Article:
When the plaster on the walls of the St Andrews church came off in the bombing during the blitz, graffiti was uncovered that had been there since Drake's time, depicting his ship the Golden Hind, with a rope extending from the bow of the ship up to the heavens, to the hand of providence. Supposedly Drake may have seen this and been inspired to create his family crest with a very similar motif. Who knows, there is so much embellishment and distortion of the truth that happens as the centuries pass. The fact of the resounding defeat of the Spanish is seemingly confirmed by a small plate on the doorway of the "Spanish Barn", a substantial stone building constructed by the monks of Torre Abbey close to Torquay beach, stating that 398 Spanish prisoners taken in the Armada defeat were held captive there. Its inches-wide windows and formidable doors would have made it an impregnable gaol, that would have been extremely crowded and uncomfortable.

In keeping with the nautical preoccupations of the town, it is also the home of Plymouth Gin, the single site where it is permitted to be distilled. Originally, the recipe was invented by a fellow named Coates, and in a time when the French were at war with England, the naval officers who were unable to get their usual rations of brandy and wine soon developed a taste for this local invention, made from wheat spirit together with certain botanical flavourings, and a distillation process that is still a carefully guarded secret. I took a tour of the factory, still housed in its former monastery building,dated 1431, which survived the bombing raids of the Germans, though the adjoining office block was totally destroyed. The entire output of the Plymouth Gin brand is produced here in one single still, and a tasting revealed it is a damn fine drop. Like refining oil into its components such as diesel, kerosene and petrol, the volatile oils from the various flavouring elements, such as juniper, coriander, orris root, and cardamon, emerge through the condenser in a fixed order, and the raw product needs to be watered down according to time-honoured steps to get to the final level of acceptable alcohol content.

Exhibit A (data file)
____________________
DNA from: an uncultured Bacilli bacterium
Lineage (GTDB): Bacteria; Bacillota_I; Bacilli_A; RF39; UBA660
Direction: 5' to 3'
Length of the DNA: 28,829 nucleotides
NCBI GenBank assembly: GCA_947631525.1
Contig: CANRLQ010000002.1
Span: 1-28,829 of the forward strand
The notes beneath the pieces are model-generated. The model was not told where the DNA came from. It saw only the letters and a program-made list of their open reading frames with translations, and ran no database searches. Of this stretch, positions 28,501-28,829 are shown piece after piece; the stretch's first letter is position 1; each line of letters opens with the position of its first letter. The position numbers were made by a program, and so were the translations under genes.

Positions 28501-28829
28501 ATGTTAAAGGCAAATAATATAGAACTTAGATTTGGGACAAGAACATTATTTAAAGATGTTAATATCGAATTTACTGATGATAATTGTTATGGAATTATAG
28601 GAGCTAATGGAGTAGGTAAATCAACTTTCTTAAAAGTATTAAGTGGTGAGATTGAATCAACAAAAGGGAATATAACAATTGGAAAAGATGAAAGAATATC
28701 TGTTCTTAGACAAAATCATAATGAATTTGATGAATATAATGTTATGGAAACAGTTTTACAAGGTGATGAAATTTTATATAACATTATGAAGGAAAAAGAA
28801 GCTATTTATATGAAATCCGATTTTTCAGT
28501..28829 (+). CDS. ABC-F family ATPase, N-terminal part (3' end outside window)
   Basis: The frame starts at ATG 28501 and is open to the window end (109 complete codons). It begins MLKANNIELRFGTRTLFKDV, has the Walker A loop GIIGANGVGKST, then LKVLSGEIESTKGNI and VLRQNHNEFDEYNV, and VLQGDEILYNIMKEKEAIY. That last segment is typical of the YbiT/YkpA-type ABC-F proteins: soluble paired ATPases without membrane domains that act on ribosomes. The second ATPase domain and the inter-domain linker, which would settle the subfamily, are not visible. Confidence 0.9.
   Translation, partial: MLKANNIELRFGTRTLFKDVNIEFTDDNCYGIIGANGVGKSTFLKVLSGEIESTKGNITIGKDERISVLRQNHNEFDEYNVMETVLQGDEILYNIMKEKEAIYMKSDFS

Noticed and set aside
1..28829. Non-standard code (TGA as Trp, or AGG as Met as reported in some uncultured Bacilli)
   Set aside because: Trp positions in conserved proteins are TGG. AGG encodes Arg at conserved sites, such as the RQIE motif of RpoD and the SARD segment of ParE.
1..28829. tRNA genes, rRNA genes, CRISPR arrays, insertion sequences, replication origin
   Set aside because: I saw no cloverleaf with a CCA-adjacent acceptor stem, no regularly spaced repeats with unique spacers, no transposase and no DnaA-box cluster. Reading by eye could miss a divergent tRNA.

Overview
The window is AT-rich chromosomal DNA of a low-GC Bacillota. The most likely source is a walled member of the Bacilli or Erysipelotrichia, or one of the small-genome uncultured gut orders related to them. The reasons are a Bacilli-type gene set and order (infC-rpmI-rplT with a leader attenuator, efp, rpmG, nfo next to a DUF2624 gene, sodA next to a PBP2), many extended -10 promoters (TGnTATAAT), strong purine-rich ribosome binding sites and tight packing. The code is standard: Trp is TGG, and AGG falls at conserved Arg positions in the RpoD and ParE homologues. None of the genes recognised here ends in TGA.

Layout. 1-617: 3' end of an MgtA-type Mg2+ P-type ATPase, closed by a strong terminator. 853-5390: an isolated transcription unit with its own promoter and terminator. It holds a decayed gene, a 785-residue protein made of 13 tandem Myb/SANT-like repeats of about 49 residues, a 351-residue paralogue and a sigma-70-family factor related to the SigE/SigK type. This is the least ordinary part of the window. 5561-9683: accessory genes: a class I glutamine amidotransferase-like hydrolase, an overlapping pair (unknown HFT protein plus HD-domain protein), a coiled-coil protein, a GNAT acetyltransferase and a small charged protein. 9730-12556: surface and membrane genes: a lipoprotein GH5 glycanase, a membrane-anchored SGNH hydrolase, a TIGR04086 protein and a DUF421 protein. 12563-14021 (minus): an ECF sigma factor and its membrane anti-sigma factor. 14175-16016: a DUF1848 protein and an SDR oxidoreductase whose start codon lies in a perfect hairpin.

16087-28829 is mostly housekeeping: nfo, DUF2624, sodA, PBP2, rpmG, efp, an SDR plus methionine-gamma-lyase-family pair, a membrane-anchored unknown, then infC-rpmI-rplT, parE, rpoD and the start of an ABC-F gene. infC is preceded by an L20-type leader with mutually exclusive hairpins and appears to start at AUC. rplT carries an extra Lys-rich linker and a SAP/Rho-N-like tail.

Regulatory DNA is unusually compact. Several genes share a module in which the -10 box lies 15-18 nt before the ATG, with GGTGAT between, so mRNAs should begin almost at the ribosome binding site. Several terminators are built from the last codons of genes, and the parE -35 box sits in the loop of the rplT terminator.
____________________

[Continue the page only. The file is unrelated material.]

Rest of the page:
Through this visit, I finally understood the term "proof". It seems that the Royal Navy required their gin to be undiluted as a matter of military necessity: the gin supplies on ships were always stored with the gunpowder below decks. If gin cut with water were to leak onto the gunpowder, the powder would not be usable. However, if the gin were pure, even if mixed with the gunpowder, the powder would still explode as required. To give the "proof" was to actually mix some of the powder with some of the gin up on deck, and light it. If it blew, then you knew the gin was at least 100% proof.

On Friday and Saturday nights, the local folk seem intent on keeping up the tradition of getting well and truly soaked in a range of drinks, and staggering through the streets in a disorderly and rowdy fashion. So England keeps up its traditions, while its infrastructure slowly falls apart, and unemployment and chronic health conditions seem to spread far and wide, as wide as once were the pink bits of the map of the world.

Having filled our lungs with the fresh air of the Plymouth coast, I organised a hire car for the next stage of our journey, down to Cornwall to explore the land of one stream of my ancestors lived for hundreds of years.

Posted by piepers 14:22 Archived in United Kingdom